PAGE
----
When novelists have explored city life, they have tended to focus on its darker side, such as social inequality and dysfunction, melancholy and alienation. John A. Lee’s semi-autobiographical Children of the poor (1934) falls into this genre. It follows child protagonist Albany Porcello’s negotiation of the mean streets of 1890s Dunedin and the brutal consequences of his fall into petty crime. Similarly, Robin Hyde’s semi-autobiographical The godwits fly (1937) charts a working-class upbringing, this time in 1910s Wellington. The work is notable for its rich descriptions of family relationships – characterised by dysfunction – and evocative images of city spaces and life.
In Maurice Shadbolt’s Strangers and journeys (1972) idealist Bill Freeman envisages an egalitarian and just city. This vision is lost during the 1932 Queen Street riots, when police violently suppress the protests of Auckland’s hungry unemployed. Bill feels alienated from the complacent suburban majority who recoil from social justice.
Historian Steven Eldred-Grigg’s 1987 novel Oracles and miracles blurred the lines between fiction and fact. It realistically charts the lives of two imaginary twin girls born into working-class Christchurch in 1929. The novel is a damning indictment of the city’s rigid class system – if not the city itself. But it was a hit with readers and also became a popular stage play.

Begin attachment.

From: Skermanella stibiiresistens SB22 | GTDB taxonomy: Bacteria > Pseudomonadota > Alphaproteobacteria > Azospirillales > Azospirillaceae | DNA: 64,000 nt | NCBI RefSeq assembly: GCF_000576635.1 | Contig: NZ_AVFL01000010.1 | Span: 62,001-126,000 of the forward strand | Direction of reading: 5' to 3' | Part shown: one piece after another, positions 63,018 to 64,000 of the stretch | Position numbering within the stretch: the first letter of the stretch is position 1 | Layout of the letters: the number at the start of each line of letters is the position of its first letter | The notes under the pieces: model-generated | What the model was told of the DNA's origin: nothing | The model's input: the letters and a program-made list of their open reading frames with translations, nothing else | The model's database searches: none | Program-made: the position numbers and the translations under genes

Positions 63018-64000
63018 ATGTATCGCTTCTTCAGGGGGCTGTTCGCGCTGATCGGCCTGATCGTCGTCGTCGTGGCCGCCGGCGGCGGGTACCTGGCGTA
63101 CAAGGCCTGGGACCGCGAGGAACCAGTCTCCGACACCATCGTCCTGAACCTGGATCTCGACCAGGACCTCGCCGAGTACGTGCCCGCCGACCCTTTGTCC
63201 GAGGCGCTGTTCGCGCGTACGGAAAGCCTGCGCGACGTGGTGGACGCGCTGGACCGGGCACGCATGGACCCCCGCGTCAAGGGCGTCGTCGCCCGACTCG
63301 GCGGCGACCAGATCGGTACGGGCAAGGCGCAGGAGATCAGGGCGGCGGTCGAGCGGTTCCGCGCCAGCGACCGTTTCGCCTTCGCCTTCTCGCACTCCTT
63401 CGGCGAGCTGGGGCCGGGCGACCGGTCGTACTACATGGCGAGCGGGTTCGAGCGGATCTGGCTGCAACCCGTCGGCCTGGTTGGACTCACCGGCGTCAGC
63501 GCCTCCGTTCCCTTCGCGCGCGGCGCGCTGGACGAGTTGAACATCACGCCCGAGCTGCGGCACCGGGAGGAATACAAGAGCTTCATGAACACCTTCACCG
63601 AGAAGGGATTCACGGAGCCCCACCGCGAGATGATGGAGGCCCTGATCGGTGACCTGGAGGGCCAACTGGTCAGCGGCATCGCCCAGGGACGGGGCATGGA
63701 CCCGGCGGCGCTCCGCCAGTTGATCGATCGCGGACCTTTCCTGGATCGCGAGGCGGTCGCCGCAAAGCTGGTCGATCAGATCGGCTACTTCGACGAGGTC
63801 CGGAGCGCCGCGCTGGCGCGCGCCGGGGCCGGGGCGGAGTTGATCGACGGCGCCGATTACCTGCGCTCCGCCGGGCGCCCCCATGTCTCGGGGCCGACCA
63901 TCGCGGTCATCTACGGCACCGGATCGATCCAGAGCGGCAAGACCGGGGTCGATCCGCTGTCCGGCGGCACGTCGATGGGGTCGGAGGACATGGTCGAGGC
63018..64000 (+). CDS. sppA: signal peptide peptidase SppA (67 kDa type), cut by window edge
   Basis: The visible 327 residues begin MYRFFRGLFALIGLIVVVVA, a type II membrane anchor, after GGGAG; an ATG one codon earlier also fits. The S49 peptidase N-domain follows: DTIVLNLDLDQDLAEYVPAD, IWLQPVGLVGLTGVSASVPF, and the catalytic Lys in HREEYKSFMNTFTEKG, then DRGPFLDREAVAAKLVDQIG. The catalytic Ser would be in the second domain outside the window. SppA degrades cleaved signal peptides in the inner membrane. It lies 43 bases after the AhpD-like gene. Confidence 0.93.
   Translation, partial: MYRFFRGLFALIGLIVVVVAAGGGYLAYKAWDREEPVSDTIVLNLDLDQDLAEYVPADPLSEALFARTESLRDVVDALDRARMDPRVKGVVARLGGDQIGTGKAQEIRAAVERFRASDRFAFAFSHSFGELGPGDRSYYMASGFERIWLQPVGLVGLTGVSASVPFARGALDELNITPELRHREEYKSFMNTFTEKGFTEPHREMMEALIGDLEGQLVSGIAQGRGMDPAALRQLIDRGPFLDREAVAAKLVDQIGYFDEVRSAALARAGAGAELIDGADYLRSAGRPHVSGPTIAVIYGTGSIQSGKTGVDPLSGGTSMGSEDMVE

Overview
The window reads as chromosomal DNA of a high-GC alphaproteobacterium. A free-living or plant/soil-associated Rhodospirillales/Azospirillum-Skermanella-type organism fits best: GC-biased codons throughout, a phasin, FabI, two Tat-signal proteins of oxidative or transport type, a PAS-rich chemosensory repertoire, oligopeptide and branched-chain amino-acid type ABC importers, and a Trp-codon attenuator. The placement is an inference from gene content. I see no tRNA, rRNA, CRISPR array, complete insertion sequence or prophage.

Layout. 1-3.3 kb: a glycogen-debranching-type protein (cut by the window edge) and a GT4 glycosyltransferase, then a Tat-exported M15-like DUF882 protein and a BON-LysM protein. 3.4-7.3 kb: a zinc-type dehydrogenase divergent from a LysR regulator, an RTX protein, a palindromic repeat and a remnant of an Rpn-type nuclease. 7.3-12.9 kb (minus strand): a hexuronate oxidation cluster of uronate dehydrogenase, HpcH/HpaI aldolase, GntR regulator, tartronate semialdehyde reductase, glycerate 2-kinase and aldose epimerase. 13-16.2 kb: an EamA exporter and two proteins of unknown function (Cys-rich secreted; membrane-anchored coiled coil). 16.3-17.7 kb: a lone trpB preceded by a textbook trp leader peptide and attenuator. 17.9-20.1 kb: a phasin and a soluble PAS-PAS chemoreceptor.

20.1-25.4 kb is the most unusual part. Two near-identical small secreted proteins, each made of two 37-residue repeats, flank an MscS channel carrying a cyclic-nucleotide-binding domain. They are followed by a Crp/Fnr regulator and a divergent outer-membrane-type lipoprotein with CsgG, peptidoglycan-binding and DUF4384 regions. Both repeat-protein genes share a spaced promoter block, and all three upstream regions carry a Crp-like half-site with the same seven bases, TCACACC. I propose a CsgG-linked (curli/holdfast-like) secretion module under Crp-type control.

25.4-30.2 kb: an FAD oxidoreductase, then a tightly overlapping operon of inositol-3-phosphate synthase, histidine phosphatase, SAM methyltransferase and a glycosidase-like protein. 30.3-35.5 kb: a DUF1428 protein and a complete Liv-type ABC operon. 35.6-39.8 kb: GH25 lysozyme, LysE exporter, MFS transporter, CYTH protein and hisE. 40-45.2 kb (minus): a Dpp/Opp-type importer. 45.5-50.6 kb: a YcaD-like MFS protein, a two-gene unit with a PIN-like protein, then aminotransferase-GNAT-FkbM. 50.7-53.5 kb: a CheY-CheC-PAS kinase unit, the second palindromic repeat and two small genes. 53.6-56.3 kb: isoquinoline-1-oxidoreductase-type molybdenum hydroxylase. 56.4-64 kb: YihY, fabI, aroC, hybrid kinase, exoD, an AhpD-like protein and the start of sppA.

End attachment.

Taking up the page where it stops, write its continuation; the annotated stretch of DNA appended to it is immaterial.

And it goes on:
Noel Hilliard’s writing also has themes of isolation and melancholy. His first novel, Maori girl (1960), created controversy because it depicted the racial discrimination encountered by a young Māori woman, Netta, who moves from the countryside to Wellington. In Maori woman (1974) he examines the alienation of city life: Netta ‘had never accustomed herself to the feeling of insignificance in a busy street’.2 In returning to the country, she seeks relief from city loneliness.
In the 1970s suburbia was in writers’ sights. Margaret Sutherland’s The love contract (1976) follows Kate and Rex Goodman’s first decade of marriage in the sparkling new suburb of ‘Comfrey’. Sutherland canvasses a wide range of issues: social conformity, loss of religious faith, materialism, arrival of children, suburban neurosis and adultery. In Living in the Maniototo (1979), Janet Frame satirises the fictional suburb of Blenheim on Auckland’s North Shore, to savage effect: ‘Blenheim. The disinherited suburb-city where the largest, most impressive building is not a cathedral, a community hall, concert hall or theatre, but a shopping mall.’3
Although few novelists have openly celebrated city life, writers such as Maurice Gee show a strong connection to place. Many of his novels are set in West Auckland, where he grew up. His work maps its transformation from wilderness to market garden, to suburbia.
It is perhaps short-story writers who have provided the most sympathetic images of city life. Katherine Mansfield’s stories of life in Edwardian Wellington show empathy for both her sometimes quirky characters and the environments they inhabit.